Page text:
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You can have a whole life, or you can regularly watch porn. You can’t do both.

You can have a whole life, or you can regularly watch porn. You can’t do both.

I was reading Proverbs chapter 5 this week, which is mostly about sexual immorality, and it occurred to me that since I started this blog in 2010 I have never written about pornography, despite the fact that it has been something that I personally have had to wrestle with.

While I am pleased to be able to say that porn hasn’t had a hold over me for many years now, I am embarrassed to have to admit that I fell for something so stupid and directly opposed to my faith. I think that embarrassment, despite the fact that it was in my past, is why I have avoided writing about it.

I feel I need to apologize for not talking about this sooner both because I want my reflections on this site to be an expression of my real wrestle with seeking to follow Jesus, and also because I am more and more convinced that Pornography is a cancer that is having a huge impact on the Christian church.

An article in the 2016 July/August edition of Christianity today quoted a Barna study that showed that 41 percent of Christian men aged 13-24 and 23 percent of Christian men over 25 said they frequently used porn. (the figures were 5 percent and 13 percent for Christian women in those age groups).  While my experience as a Pastor indicates that these numbers may well be understated, they are numbers that are a real worry for the future of the church itself.

A recent study has found that  watching pornography significantly increases the likelihood that you will abandon your faith.  (2015 study by  Samuel Perry published in The Sociology of Religion 76:4, pages 436-458 ). Did you get that? 2 out of 5 young Christian men, and 1 out of 5 men and women generally, are actively engaged in behaviour that predisposes them to leaving the church!

While 3 U.S. states have declared pornography a health crisis, we in the church have been slow to talk about the impact it is having on us.  Porn has been around in different forms for hundreds of years, however online porn is having such a devastating effect because of its anonymity, accessibility and affordability according to this article.

Lets call a spade a spade. Porn does real damage and it really is wrong. Pornography is adultery, plan and simple. It might be adultery that you can get away with anonymously, affordably and accessibly, but it is still adultery.

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Too often we have preached a watered down, deformed kind of Christianity. Lets get back to the 6 core truths…

Too often we have preached a watered down, deformed kind of Christianity. Lets get back to the 6 core truths…

The American election revealed how significantly that country is divided, and as part of that, how significantly the Christian church is divided.

I have been left wondering whether we have had a major failure of Christian teaching and leadership… after all there must be a biblical worldview, mustn’t there?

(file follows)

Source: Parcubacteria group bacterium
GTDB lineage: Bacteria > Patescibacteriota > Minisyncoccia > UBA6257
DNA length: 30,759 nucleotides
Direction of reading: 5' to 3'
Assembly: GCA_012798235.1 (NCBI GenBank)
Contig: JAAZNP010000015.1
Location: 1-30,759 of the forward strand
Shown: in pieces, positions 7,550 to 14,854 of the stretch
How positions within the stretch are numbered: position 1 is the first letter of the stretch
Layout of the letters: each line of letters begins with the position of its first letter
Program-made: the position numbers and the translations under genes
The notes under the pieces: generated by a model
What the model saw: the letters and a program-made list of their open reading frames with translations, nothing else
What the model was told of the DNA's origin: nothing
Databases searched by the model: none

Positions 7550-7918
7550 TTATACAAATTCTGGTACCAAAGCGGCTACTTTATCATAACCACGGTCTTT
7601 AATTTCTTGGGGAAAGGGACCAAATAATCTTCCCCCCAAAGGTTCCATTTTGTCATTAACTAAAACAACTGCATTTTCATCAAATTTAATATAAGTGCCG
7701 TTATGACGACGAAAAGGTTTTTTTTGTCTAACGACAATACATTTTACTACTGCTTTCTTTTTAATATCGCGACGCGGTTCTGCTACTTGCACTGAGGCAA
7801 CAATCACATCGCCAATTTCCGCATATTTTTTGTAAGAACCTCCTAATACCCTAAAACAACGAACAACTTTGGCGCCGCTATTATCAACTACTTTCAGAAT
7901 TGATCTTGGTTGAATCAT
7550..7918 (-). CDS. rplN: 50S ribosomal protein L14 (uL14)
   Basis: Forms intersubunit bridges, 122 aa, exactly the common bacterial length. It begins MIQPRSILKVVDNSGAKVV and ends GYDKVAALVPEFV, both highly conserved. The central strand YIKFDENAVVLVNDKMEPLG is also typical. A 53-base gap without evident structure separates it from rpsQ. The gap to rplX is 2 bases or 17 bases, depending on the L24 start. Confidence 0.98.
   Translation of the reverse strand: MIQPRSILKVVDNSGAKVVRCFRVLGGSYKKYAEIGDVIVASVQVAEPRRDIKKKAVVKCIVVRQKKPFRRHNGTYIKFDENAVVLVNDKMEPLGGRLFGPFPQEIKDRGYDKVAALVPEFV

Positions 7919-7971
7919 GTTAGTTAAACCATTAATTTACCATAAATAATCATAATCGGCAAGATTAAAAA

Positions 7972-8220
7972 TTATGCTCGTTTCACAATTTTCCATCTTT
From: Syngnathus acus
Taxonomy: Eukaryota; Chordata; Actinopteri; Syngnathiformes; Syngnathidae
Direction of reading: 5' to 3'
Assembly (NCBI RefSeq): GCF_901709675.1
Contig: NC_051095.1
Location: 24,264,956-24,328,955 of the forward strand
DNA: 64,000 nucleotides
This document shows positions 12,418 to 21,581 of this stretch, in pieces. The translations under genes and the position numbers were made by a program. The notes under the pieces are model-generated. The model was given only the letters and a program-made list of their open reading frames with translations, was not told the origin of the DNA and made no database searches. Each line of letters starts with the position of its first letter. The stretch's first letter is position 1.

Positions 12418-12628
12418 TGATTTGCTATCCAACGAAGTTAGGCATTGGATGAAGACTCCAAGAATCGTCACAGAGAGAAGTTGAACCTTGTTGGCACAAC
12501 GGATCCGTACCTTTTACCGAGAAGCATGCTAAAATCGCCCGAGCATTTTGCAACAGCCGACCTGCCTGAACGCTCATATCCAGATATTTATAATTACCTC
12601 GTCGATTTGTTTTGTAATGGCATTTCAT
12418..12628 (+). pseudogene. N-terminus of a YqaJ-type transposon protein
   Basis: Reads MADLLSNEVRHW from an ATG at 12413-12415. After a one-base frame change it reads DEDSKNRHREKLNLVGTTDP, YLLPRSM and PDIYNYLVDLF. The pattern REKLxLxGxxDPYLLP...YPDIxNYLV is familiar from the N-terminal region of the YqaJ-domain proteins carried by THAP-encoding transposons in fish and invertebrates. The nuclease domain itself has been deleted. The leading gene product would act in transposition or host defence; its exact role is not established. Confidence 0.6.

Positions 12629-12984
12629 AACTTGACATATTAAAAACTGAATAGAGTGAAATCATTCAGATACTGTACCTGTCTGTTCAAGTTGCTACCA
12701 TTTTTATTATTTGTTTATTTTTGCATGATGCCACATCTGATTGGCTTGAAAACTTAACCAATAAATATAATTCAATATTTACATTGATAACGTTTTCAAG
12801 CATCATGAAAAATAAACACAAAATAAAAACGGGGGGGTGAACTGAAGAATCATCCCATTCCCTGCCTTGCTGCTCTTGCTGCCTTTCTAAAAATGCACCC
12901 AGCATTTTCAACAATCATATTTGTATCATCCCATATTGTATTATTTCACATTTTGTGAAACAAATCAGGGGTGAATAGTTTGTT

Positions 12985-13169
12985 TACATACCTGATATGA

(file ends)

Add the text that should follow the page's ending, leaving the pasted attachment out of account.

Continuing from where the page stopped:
Of course there is… it’s just that most people who call themselves Christian have a worldview shaped by all sorts of forces other than the bible.

Last November I gave a sermon called “How and Why do I read the bible?,” where I unpacked the 6 core elements of a Biblical worldview through which we could discern truth.

None of the six things were in any way controversial, and yet all of them are revolutionary in terms of our understanding of ourselves and the world.

I think part of the challenge is that as the Christian church, we have learned to give intellectual assent to these truths and not let them shape how we think and live.

The six truths of the bible basically chart the story of the bible from the start of Genesis through to the end of Revelation. They are:

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Self Sufficiency is the great lie of Alberta (and the Western World).

Self Sufficiency is the great lie of Alberta (and the Western World).

This is an article I wrote for todays St. Albert Gazette. You can see it here:

John Lennon wrote “Life is what happens while you’re busy making other plans” in the song Beautiful Boy. It is a lyric I don’t like because it is a little too close to home.

As Human beings we really want to believe we are in control of our own destinies. Here in Alberta we place a high premium on the idea of the “self made” man or woman. We put a lot of pressure on each other in Alberta, and particularly in St. Albert.

As the poet John Donne reminded us “No man is an island, Entire of itself.” As a pastor in this city, I believe the lie of self-sufficiency is one of the big reasons that we have so many mental health challenges.

Malcolm Gladwell pointed out in his book “Outliers” that no-one truly is self-made. We are all a product of our experiences and particularly, the community in which we grow up and now live.

For those of us fortunate enough to have grown up in Alberta, and more specifically, St. Albert, it is easier to maintain the illusion that we can control our own lives. Most of us grew up in families where money was not a big issue and our education equipped us to go even further than our parents did.

For a significant percentage of our lives we can pretend the steering wheel is in our hands, and we can look down on people who don’t have what we have, or who can’t make the decisions about their lives that we can. Too many of us living in St. Albert are living our lives in a way that is just setting us up for a painful fall.